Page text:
*for those of you wondering why the praise has to be done away form the group…. during training and competition you are building drive with your dog in order to have them perform better during the trails. Putting a dog in drive in a group of people can increase the level of stress a dog may feel, praising a dog in the middle of all of this will only increase the drive. In close quarters with strangers that drive may become unpredictable and someone can get hurt*
On and Off Leash
Once the dog has completed the on leash portion of the exercise, only at the command of the judge will the handler remove the leash. Hanging the leash over the left shoulder or in the pocket, the dog will complete the group exercise again, stoping at a heal at least once during the process. At the end the handler and the dog exit the group and the pair goes to the starting point and stops at a heel waiting for the judge to give the command to continue.
On the judges command the handler will give the command heel to the dog and both dog and handler will complete the exercise exactly as it was competed on leash at the beginning of the trail.
Both parts of this exercise are worth 15 points each.
Sit and Motion Exercise
Completion of the first portion leads into this next exercise. During this exercise the dog will be off leash. ‘Heel’ the dog and handler take 10-15 paces forward. when the handler comes to a stop it is expected that the dog sit quickly with the dogs shoulder at the knee and the focus on you. The handler can give the command sit, and then take 30 paces forward without the dog, and without turning back to look at the dog. After 30 paces the handler will stop and turn to the dog, on the judges direction the handler will return to the dog and step beside the dog in order to be back in position. The dog is not to stand up or lay down at all during this process, if the dog does, there will be a deduction of 5 points.
Successfull completion of this exercise could earn you a maximum of 10 points.
Down and Recall
To do this the handler gives the command heel and takes 10 passes forward. The command of down is then given by the handler, the dog is expected to go down without further assistance from the handler. Without assistance from the handler and without turning around the handler walks another 30 paces, stops and then turns to face the dog.
On the judges command the handler will recall the dog. the dog is expected to come to the handler quickly and with excitement. when the dog reaches the handler the dog is expected to sit straight infront of the handler. At that time the handler may give the command heel, and the dog returns back into the heel position.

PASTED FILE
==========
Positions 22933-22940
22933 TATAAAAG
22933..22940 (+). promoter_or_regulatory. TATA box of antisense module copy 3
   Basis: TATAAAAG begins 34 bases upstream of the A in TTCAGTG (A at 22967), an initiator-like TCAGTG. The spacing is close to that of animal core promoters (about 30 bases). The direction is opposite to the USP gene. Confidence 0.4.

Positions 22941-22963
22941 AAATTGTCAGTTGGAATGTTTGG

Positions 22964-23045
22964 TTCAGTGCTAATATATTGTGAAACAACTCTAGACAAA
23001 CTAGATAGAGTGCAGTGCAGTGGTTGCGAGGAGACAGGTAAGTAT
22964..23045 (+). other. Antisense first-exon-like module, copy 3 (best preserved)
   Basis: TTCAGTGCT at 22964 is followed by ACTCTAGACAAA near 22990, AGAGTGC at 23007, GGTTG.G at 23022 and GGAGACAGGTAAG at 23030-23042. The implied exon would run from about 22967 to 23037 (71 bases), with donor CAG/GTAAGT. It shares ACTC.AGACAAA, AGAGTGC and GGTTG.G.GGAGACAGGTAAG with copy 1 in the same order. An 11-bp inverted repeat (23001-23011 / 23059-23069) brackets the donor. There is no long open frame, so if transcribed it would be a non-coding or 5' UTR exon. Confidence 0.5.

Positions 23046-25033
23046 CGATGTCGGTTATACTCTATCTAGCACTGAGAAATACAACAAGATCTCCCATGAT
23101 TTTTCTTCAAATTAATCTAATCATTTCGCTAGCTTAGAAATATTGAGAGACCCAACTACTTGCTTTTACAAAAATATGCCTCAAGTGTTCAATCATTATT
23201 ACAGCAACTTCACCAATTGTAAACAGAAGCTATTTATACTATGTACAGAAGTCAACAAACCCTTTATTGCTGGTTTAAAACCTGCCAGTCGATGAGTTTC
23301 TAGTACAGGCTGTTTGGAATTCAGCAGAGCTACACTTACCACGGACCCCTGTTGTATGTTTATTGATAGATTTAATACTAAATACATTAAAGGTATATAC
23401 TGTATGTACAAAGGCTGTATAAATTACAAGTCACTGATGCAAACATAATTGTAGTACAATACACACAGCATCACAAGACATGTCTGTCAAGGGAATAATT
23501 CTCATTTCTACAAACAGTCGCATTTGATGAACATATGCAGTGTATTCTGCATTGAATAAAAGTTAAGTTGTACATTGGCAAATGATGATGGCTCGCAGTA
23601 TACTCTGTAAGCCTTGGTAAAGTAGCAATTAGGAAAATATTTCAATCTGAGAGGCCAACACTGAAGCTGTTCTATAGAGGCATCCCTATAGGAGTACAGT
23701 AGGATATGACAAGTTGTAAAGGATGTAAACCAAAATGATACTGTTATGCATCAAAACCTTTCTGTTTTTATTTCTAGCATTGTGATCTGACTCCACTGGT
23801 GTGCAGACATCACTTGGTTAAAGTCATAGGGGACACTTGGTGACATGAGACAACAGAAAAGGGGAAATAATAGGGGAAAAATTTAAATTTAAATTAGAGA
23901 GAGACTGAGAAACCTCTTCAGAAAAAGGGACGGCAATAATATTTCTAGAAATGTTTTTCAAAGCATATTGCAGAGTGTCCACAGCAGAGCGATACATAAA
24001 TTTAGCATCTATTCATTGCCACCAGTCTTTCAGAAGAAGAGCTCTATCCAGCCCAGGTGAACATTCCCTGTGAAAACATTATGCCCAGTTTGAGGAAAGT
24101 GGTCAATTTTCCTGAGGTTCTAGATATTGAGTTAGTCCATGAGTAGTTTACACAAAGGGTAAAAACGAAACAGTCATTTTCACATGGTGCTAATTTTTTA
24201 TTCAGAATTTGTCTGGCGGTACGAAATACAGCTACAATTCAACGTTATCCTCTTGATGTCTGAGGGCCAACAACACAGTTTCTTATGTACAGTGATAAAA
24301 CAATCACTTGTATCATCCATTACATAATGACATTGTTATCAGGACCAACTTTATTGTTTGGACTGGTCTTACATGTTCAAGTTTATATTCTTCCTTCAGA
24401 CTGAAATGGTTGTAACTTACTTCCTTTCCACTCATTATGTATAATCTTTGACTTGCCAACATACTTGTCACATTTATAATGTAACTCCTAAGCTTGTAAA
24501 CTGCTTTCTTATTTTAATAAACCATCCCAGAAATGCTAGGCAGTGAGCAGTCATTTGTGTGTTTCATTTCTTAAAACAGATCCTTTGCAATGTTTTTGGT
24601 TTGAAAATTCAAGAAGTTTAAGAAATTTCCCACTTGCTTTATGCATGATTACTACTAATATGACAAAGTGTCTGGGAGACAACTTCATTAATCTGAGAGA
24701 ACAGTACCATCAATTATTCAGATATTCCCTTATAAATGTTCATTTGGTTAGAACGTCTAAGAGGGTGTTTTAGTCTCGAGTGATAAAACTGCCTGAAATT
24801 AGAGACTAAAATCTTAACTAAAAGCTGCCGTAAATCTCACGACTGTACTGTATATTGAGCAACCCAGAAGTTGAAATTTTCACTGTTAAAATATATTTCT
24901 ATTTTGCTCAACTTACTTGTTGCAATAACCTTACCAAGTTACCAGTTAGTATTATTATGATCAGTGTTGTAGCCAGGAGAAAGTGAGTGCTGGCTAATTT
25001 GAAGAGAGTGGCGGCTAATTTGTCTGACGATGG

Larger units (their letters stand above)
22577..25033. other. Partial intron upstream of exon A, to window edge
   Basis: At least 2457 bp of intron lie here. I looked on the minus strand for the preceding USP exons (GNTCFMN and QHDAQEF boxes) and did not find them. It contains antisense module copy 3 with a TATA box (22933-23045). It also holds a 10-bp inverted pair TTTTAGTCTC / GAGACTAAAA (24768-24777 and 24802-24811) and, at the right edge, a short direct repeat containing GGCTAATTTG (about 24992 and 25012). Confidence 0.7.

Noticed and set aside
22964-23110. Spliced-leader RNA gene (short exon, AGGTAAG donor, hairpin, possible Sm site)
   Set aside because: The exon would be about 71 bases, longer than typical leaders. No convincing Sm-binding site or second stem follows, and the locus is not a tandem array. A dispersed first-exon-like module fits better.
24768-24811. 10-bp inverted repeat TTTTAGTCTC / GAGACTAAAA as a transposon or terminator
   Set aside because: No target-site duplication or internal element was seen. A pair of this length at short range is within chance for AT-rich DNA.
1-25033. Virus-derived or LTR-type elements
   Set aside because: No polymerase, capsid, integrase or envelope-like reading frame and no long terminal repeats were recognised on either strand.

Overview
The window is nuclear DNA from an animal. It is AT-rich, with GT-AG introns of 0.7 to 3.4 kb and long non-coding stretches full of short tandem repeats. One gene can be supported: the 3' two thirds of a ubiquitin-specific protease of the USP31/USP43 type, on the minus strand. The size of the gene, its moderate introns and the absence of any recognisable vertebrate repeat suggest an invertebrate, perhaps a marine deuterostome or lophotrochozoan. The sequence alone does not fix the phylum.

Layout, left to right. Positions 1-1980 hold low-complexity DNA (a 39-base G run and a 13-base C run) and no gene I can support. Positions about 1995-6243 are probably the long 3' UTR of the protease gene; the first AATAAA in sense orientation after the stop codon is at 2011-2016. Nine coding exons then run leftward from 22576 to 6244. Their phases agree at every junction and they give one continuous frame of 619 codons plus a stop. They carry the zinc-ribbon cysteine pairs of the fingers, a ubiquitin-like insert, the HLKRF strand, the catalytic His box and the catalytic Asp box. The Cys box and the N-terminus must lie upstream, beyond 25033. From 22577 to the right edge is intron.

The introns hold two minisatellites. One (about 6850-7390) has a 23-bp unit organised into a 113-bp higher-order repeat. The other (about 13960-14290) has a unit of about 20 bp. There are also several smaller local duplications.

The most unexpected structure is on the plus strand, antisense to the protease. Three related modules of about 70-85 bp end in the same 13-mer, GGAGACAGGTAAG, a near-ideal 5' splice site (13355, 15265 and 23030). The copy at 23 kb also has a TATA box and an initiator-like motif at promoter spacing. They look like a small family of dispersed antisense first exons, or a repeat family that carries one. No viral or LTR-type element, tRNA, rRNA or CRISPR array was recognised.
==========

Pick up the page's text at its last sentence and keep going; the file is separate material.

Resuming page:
If the dog stands or sits when the handler walks away form the dog or anytime after but the recall is perfect, 5 points will be deducted. A total of 10 points can be awarded for completion of this portion.
Down Stay Under Distraction
This position is kept while another dog is doing the exercises. Your dog is placed in a down stay at a location designated by the judges. the handles is to take 30 paces away from the dog and with their back to the dog stay in position until a judge gives the command for the handler to return to their dog, getting in position with the dog on the left side.
The dog is expected to sit calmly while the other dog is completing the exercise, if the dog fidgets gets up or sits only partial points will be awarded, if the dog moves more then its only body length away form the down position the exercise is failed.
At the completion of all exercises, the dog and handler much achieve 70% or a minimum of 42 points in order to continue. failure to do so will result in the dismissal from further participation in the trial.
Portion ‘B’ – Traffic Test
During this portion of the trial there is a number of different variations that may take place. There are no points awarded for this portion of the trials but the judge will be watching the dogs every move and reaction the a number of distractions.
During this exercise the dog will be exposed to cyclists, cars, pedestrians, and a number of other distractions that can put your dog ion a position of stress where they may break away from the handler. This will result in a negative outcome.
There is no hard fast layout for this portion of the exercise. The judge will decide a location and circumstance that will best assist the needs of the exercise but also facilitate a safe environment to do so.
Once you have successfully completed these exercises you are able to continue onto getting further IPO titles. As mentioned, if you are not successful in your first attempt at your BH you are able to make another attempt at it.
The above is a list of the different trails you are able to take part in with your dog. IPO training is tough for both dog and handler but it is a great bonding experience. Many of the dogs that participate in these trails are those of the gardian breeds such as German Sheppards, Mastiffs, Rotweilers, Dobermines, Bully variations and many more.
As an owner who has a Cane Corso who went through a very bad teenage stage, I am a firm supporter in IPO training and the importance of a strong obedience foundation for your dog.
Bourbon will be entering the BH portion of the IPO trials this summer. It is the first of many of a career in competition.